Brushing up!


The fruits of my labours, not perfect I'll readily confess but far better than I had expected

Airbrushes have always been at the periphery of my aeromodelling vision. As a kid I grew up on a staple diet of Airfix kits so should really have had an airbrush a long time ago. I think I've always dismissed the possibilities of ownership on three grounds – cost, technical know-how and artistic ability. I've assumed that airbrushing is an expensive pursuit for which you need tons of cash, a degree in chemistry and must possess artistic flair in spades to do any justice.

My first encounter with an active airbrush was way back at the 1979 Pontins Model Festival in Somerset. There I watched the great airbrush impresario himself, Ian Peacock, putting a figure of a Scots Highlander on the side of Len Mounts huge (for the time) Bucker Jungmeister.


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I've painted models of course, especially foamies from the likes of GWS or Multiplex albeit using spray cans to cover large areas. This in itself is quite limiting, especially with regard to the degree of artistic licence that can be used, so, eventually, I decided to bite the bullet and go in search of some help. Getting to grips with an airbrush was something I'd need to learn. It was time to go back to school.


Modelling airbrush courses are run by a number of companies across the UK, and the nearest I could find here in the deep south were by The Airbrush Company Ltd., who are based in Lancing, West Sussex. The company sells airbrushes and all manner of accessories at and, at the premises, they've set up a classroom facility that accommodates up to eight students, each with desk and airbrush station. Perfect.


Robin made it look so easy…

Greeted by the Airbrush Co.s Alex Medwell, on arrival I was shown around and introduced to my fellow students and course tutor, Robin Carpenter. Robin may need no introduction to some as hes been painting full-size warbirds for many years. Clearly, we were in good hands, and rarely have I learned so much in a single day.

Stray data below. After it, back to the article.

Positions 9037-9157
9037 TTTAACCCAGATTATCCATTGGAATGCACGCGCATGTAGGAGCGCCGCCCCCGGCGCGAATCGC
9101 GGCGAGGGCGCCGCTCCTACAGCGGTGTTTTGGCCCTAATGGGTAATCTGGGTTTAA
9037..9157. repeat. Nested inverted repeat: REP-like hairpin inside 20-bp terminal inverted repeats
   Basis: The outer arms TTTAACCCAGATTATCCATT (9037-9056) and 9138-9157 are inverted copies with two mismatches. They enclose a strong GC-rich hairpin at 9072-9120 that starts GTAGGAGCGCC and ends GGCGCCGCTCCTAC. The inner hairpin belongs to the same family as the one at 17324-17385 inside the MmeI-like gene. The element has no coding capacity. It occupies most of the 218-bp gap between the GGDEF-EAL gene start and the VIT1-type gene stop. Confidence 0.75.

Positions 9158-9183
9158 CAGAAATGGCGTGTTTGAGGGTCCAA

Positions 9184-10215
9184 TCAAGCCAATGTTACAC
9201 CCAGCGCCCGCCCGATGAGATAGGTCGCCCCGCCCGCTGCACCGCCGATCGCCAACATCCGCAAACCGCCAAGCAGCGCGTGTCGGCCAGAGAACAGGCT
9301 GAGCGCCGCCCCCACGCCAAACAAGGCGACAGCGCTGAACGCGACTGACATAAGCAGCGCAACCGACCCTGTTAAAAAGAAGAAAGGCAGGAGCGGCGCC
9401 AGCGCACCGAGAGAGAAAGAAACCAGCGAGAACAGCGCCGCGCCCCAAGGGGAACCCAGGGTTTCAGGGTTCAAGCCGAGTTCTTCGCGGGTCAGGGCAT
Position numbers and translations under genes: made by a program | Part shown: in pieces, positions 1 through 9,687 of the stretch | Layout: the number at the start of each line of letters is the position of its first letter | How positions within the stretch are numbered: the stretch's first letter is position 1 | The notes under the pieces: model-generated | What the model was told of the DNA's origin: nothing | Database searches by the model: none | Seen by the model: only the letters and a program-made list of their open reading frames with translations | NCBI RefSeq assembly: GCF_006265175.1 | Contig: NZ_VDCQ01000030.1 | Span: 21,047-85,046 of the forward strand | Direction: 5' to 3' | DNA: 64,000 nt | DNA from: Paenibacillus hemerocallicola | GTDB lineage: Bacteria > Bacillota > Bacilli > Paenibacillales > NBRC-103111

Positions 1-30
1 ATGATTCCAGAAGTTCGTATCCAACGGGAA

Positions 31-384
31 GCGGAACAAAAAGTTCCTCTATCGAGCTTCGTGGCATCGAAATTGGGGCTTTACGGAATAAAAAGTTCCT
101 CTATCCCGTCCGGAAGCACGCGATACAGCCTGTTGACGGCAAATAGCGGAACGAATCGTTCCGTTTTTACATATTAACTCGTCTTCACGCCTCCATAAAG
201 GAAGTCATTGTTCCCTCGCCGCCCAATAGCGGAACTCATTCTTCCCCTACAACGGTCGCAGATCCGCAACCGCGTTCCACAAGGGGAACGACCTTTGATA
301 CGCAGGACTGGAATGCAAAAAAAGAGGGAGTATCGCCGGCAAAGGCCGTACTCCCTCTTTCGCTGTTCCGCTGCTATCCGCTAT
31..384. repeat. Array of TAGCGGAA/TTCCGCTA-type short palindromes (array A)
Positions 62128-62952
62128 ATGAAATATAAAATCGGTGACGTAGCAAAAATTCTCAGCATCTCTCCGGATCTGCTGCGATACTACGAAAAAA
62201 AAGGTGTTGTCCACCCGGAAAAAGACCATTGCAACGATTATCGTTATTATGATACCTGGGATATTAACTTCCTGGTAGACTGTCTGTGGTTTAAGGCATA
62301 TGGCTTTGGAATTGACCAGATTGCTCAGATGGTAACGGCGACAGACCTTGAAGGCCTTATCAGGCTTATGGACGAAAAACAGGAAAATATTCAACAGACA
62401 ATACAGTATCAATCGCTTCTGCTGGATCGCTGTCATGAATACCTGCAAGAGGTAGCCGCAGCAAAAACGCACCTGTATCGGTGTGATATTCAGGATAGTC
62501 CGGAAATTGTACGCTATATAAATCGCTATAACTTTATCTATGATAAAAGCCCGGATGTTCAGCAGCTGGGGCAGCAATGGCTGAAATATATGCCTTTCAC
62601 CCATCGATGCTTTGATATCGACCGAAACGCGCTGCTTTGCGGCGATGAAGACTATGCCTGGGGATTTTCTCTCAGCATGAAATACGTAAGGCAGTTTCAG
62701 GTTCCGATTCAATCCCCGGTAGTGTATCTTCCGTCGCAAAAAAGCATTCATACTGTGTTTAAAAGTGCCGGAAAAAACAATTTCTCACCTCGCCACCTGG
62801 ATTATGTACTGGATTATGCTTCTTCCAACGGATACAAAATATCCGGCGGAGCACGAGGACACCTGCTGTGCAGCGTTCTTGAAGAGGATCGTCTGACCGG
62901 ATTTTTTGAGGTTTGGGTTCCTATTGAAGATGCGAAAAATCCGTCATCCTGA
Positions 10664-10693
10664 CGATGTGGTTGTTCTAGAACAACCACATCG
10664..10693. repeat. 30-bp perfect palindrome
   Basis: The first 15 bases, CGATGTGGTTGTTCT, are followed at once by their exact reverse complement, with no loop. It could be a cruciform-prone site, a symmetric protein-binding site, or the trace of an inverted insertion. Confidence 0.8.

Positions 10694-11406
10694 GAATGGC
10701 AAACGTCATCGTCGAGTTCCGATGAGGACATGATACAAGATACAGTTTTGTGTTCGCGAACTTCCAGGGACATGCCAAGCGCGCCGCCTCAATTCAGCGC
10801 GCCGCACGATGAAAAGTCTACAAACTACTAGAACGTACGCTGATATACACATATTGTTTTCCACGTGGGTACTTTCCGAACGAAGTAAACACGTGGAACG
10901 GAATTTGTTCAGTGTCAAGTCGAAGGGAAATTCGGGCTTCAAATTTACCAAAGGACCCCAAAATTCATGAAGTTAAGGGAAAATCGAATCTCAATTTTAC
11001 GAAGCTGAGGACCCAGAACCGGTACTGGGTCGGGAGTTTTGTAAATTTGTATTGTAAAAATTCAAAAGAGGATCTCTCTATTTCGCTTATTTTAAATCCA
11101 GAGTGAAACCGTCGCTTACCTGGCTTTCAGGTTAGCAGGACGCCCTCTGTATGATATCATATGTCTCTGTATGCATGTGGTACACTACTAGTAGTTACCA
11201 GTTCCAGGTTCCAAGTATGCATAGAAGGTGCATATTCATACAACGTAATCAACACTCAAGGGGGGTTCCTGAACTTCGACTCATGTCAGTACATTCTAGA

Robin began by talking us through the different types of airbrush and how they operate. Believe it or not, you can paint with any liquid using an airbrush: the result will simply depend on nozzle size, liquid density and spray pressure. That makes sense, but airbrushes come in many shapes and sizes. The basic principle is simple – air is forced from a compressor through a tube that's blocked by a needle. The needle is connected to a trigger that retracts it when depressed. With this the high-velocity airflow is allowed to pass through, atomising the paint on its way, the latter drawn from an adjacent reservoir. There are two types of airbrush:

Single action: A trigger moves up and down to get paint immediately; flow adjustments are made at the back of the brush. Cheaper airbrushes tend to be of this type.

Dual action: The degree of trigger depression regulates the flow of air and paint: depress the trigger, air starts coming through. Press a little harder and the paint spray will start – the more pressure applied to the trigger so the more paint will come out and the spray size will increase.


There are two factors that affect all this, though – nozzle size and air pressure. Nozzle sizes vary according to the type of work being tackled, although I've used a 0.5mm nozzle throughout and have been happy with the results. Incidentally, I'm told that this is a good average size, common to many airbrushes.

Here's the set-up, it's really not as bad as it looks when you start using it


An air supply at constant pressure is vital to the process – variable pressure will result in a correspondingly variable paint finish! Although some modellers have used (would you believe) car tyres to supply air, it should ideally come from one of two sources: a canister or a compressor. Canisters are cheap but have the disadvantage that they'll probably expire at the wrong moment, leaving splodges on the work as the paint splutters through. The air supply can also vary, which again will inevitably be at the wrong moment. Compressors are more expensive but ensure a constant supply is provided to the brush at all times. Compressors suck in air, squeeze it and spit it out into the airline and onwards to the brush. There are two types: Bleed-off and Basic. Bleed-off units will literally bleed off any undesirable moisture thats captured, via a little valve; Basic units won't do this and, as such, tend to push room air into the brush.